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Researchers Use AI to Improve Mammogram Interpretation

By Medimaging International staff writers
Posted on 04 Jul 2018
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Image: Researchers used AI to improve mammogram image interpretation (Photo courtesy of the Department of Energy’s Oak Ridge National Laboratory).
Image: Researchers used AI to improve mammogram image interpretation (Photo courtesy of the Department of Energy’s Oak Ridge National Laboratory).
A team of researchers at the Department of Energy’s Oak Ridge National Laboratory (Oak Ridge, TN, USA) successfully used artificial intelligence to improve understanding of the cognitive processes involved in image interpretation. Their work, which was published in the Journal of Medical Imaging, will help reduce errors in the analyses of diagnostic images by health professionals and has the potential to improve health outcomes for women affected by breast cancer.

Early detection of breast cancer is critical for effective treatment, which requires accurate interpretation of a patient’s mammogram. The ORNL-led team of researchers found that analyses of mammograms by radiologists were significantly influenced by context bias, or the radiologist’s previous diagnostic experiences. New radiology trainees were most susceptible to the phenomenon, although even more experienced radiologists fall victim to some degree, according to the researchers.

The researchers designed an experiment aimed at following the eye movements of radiologists at various skill levels to better understand the context bias involved in their individual interpretations of the images. The experiment followed the eye movements of three board certified radiologists and seven radiology residents as they analyzed 100 mammographic studies from the University of South Florida’s Digital Database for Screening Mammography. The 400 images, representing a mix of cancer, no cancer, and cases that mimicked cancer but were benign, were specifically selected to cover a range of cases similar to that found in a clinical setting.

The participants, who were grouped by levels of experience and had no prior knowledge of what was contained in the individual X-rays, were outfitted with a head-mounted eye-tracking device designed to record their “raw gaze data,” which characterized their overall visual behavior. The study also recorded the participants’ diagnostic decisions via the location of suspicious findings along with their characteristics according to the BI-RADS lexicon, the radiologists’ reporting scheme for mammograms. By computing a measure known as a fractal dimension on the individual participants’ scan path (map of eye movements) and performing a series of statistical calculations, the researchers were able to discern how the eye movements of the participants differed from mammogram to mammogram. They also calculated the deviation in the context of the different image categories, such as images that show cancer and those that may be easier or more difficult to decipher.

In order to effectively track the participants’ eye movements, the researchers had to employ real-time sensor data, which logs nearly every movement of the participants’ eyes. However, with 10 observers interpreting 100 cases, the data soon began adding up, making it impractical to manage such a data-intensive task manually. This made the researchers turn to artificial intelligence to help them efficiently and effectively make sense of the results. Using ORNL’s Titan supercomputer, the researchers were able to rapidly train the deep learning models required to make sense of the large datasets. While similar studies in the past have used aggregation methods to make sense of the enormous data sets, the team of researchers at ORNL processed the full data sequence, a critical task as over time this sequence revealed differentiations in the eye paths of the participants as they analyzed the various mammograms.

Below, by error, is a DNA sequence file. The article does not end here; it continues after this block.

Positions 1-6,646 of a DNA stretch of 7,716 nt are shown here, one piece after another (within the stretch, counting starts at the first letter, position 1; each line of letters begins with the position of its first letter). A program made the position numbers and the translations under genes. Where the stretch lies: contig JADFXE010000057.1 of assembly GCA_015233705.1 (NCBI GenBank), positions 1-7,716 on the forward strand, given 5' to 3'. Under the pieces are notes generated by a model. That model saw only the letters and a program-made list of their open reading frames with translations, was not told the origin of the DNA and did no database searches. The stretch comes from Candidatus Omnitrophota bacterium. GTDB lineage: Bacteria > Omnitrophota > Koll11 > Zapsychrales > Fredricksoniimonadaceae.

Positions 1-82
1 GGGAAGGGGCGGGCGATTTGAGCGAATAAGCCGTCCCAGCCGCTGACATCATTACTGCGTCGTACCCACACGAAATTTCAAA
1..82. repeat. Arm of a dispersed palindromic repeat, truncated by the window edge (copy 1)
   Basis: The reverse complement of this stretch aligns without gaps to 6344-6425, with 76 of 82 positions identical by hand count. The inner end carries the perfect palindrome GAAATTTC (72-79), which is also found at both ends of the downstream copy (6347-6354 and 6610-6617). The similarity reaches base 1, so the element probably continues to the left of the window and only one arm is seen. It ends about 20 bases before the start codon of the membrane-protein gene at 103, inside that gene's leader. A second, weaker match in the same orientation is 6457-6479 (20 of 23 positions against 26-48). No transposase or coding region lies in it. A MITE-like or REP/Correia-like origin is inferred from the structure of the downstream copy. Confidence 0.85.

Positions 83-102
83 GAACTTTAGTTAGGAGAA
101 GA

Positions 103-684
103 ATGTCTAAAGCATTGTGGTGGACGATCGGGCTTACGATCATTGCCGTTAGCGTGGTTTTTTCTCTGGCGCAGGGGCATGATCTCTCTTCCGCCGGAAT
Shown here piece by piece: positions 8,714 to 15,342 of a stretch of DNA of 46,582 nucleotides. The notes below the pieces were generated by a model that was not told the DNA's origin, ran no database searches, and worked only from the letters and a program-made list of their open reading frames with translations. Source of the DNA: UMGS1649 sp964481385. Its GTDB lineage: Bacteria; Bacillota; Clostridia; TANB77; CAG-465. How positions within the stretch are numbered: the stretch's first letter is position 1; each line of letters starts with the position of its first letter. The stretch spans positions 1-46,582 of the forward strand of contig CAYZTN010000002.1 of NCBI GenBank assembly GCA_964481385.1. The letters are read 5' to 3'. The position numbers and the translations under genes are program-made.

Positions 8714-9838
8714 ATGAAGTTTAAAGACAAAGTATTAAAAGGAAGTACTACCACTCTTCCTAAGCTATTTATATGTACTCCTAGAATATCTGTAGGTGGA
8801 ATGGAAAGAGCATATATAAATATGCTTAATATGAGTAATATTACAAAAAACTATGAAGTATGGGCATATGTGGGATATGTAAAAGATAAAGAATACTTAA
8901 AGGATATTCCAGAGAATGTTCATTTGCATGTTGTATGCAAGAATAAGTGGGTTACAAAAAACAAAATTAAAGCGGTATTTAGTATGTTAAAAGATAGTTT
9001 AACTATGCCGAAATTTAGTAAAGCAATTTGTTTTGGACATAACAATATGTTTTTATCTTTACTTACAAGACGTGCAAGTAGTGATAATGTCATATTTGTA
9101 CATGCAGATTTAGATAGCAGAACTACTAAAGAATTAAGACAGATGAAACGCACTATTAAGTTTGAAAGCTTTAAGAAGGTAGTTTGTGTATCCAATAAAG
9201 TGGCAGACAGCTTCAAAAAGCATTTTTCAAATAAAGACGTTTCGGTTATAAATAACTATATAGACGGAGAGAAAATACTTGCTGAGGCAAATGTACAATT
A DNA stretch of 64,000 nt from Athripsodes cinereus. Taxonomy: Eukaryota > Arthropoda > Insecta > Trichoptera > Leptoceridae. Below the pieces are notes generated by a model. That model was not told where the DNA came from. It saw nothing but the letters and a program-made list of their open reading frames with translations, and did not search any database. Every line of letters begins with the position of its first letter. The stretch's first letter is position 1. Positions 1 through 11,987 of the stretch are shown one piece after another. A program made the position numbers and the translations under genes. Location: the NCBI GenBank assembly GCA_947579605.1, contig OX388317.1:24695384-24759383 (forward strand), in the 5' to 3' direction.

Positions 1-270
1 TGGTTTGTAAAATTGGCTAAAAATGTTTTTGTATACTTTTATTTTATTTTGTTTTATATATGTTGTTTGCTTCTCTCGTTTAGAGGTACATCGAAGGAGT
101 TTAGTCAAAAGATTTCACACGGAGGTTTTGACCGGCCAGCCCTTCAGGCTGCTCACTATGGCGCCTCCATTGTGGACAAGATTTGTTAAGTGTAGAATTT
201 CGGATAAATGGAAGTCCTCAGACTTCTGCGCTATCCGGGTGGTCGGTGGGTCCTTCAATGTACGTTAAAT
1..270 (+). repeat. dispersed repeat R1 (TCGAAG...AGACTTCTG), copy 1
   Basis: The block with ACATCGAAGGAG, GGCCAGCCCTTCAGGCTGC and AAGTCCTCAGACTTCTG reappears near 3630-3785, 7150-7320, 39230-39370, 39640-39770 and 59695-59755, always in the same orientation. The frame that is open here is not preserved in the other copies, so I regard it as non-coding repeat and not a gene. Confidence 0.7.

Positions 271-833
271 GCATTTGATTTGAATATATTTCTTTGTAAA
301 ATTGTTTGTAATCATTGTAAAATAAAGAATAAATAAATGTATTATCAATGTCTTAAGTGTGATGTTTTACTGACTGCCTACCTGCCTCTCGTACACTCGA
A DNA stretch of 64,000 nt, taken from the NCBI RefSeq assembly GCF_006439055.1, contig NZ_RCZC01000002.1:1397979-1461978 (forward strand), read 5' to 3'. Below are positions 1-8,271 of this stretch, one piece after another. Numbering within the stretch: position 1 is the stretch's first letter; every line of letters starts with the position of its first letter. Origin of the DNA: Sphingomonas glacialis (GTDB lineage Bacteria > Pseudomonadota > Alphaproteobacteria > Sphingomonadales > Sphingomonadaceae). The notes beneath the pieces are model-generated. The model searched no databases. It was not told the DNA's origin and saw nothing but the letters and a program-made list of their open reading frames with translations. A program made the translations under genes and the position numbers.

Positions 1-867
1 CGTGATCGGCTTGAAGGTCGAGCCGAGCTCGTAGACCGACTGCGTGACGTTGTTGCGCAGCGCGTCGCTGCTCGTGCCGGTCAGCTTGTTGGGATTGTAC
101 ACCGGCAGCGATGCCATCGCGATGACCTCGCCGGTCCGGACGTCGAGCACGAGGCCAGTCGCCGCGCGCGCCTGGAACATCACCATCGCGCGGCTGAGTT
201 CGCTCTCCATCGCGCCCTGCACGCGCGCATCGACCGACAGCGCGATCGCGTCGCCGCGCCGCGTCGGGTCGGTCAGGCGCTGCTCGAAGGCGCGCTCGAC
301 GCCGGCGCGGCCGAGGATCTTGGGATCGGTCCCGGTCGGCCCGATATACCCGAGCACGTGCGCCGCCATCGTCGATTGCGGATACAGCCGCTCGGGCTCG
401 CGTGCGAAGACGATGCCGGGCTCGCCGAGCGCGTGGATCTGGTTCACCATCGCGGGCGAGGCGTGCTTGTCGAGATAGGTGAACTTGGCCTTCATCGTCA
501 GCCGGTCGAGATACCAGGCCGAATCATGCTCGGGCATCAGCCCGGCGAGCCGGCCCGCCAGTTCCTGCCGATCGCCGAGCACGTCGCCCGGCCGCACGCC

In a related paper published in the Journal of Human Performance in Extreme Environments, the researchers demonstrated how convolutional neural networks, a type of artificial intelligence commonly applied to the analysis of images, significantly outperformed other methods, such as deep neural networks and deep belief networks, in parsing the eye tracking data and, by extension, validating the experiment as a means to measure context bias. Furthermore, while the experiment focused on radiology, the resulting data drove home the need for “intelligent interfaces and decision support systems” to assist human performance across a range of complex tasks including air-traffic control and battlefield management.

While machines are unlikely to replace radiologists (or other humans involved in rapid, high-impact decision-making) any time soon, they do hold enormous potential to assist health professionals and other decision makers in reducing errors due to phenomena such as context bias, according to Gina Tourassi, team lead and director of ORNL’s Health Data Science Institute. “These findings will be critical in the future training of medical professionals to reduce errors in the interpretations of diagnostic imaging. These studies will inform human/computer interactions, going forward as we use artificial intelligence to augment and improve human performance,” said Tourassi.

Related Links:
Oak Ridge National Laboratory

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